Shorty is a feature on Earth's Moon, an impact crater in the Taurus–Littrow valley. Astronauts Eugene Cernan and Harrison Schmitt visited it in 1972, on the Apollo 17 mission. It is the location of the famous "orange soil," which geologists believe to be small bits of rapidly-cooled molten rock ejected in a fire fountain. It is about 110 meters (120 yards) in diameter and up to 14 m (15 yd) deep.
Shorty Crater is about 14 m deep. Based on our investigations at the site and later examination of photographs, the impact that formed it penetrated, in order, regolith on the avalanche deposit, the avalanche deposit, regolith on a basalt flow, a basalt flow overlying and protecting the orange and black glass layers, the orange and black glass layers, regolith on a second basalt flow, and, finally, the upper portion of that second flow. Orange and black glass clods and basalt boulders are spread throughout the ejecta blanket surrounding Shorty.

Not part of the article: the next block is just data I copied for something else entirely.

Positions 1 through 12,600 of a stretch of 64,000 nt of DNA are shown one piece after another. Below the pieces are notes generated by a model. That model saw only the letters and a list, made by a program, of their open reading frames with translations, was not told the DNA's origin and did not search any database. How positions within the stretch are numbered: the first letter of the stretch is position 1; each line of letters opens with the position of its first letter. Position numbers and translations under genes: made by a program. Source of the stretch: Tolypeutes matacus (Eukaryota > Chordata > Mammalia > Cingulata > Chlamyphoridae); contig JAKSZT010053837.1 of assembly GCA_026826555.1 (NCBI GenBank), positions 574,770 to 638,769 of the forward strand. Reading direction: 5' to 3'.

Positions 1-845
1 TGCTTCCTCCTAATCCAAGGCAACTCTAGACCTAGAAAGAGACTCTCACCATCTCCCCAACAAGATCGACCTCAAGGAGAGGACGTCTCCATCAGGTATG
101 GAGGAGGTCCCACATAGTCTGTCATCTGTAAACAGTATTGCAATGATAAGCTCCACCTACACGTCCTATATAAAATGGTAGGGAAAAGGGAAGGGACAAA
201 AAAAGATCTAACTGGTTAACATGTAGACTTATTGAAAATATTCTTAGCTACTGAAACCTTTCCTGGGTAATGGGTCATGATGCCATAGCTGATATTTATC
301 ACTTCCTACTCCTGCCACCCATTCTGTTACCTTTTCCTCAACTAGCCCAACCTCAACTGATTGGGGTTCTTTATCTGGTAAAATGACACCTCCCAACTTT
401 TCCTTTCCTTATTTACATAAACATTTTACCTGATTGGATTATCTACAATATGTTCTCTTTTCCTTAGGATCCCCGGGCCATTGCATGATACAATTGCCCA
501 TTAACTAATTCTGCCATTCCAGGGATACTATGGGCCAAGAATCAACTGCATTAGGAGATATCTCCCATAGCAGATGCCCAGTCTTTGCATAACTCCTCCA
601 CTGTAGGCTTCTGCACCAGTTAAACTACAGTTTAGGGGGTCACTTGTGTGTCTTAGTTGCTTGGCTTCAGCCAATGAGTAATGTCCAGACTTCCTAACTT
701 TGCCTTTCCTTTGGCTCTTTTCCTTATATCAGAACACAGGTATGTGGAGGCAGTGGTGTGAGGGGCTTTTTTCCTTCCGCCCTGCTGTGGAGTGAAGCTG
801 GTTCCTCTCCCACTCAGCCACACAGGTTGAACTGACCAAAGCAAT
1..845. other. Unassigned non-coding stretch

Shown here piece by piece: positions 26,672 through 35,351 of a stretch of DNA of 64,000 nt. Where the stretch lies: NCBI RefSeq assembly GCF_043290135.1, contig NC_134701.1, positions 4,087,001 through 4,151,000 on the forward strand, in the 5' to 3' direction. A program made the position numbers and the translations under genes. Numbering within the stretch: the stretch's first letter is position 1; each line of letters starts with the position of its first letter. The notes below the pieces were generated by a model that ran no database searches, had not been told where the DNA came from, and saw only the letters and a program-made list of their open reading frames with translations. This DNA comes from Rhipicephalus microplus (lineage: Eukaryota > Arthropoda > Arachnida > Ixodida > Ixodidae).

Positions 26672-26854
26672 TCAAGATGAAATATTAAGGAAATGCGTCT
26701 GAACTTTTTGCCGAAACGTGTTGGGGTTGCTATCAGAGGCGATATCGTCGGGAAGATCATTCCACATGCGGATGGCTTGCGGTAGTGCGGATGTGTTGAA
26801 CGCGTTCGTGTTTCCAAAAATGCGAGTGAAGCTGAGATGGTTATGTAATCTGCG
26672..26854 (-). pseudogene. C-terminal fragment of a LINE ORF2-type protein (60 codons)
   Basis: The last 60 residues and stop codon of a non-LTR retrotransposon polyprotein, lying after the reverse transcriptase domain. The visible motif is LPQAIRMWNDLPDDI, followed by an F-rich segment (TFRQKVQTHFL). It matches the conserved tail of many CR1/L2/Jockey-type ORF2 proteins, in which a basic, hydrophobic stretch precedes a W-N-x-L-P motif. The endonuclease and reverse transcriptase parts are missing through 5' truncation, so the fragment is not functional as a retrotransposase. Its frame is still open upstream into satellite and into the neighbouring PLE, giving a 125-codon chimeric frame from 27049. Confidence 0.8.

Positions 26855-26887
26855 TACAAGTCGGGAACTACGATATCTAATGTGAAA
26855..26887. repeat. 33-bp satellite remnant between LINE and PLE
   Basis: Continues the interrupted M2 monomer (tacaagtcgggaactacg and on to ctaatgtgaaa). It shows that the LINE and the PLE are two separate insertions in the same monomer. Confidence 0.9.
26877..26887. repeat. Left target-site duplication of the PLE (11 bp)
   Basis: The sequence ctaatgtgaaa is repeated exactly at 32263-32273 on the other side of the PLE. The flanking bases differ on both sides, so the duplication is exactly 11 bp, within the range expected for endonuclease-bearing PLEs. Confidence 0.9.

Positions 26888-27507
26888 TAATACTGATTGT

The crater was named after the character "Shorty" in Richard Brautigan's 1967 novel Trout Fishing in America, as well as to honor the genre of the short story with particular reference to J. D. Salinger.
Apollo 17 panoramic camera image
Exploring Shorty crater during the Apollo 17 mission to the Moon. The orange soil was found to the right of the rover, at the base of the small hill at the crater rim.
Orange soil found next to Shorty, which turned out to be titanium-rich pyroclastic glass
Planimetric map of Station 4 including the rim of Shorty
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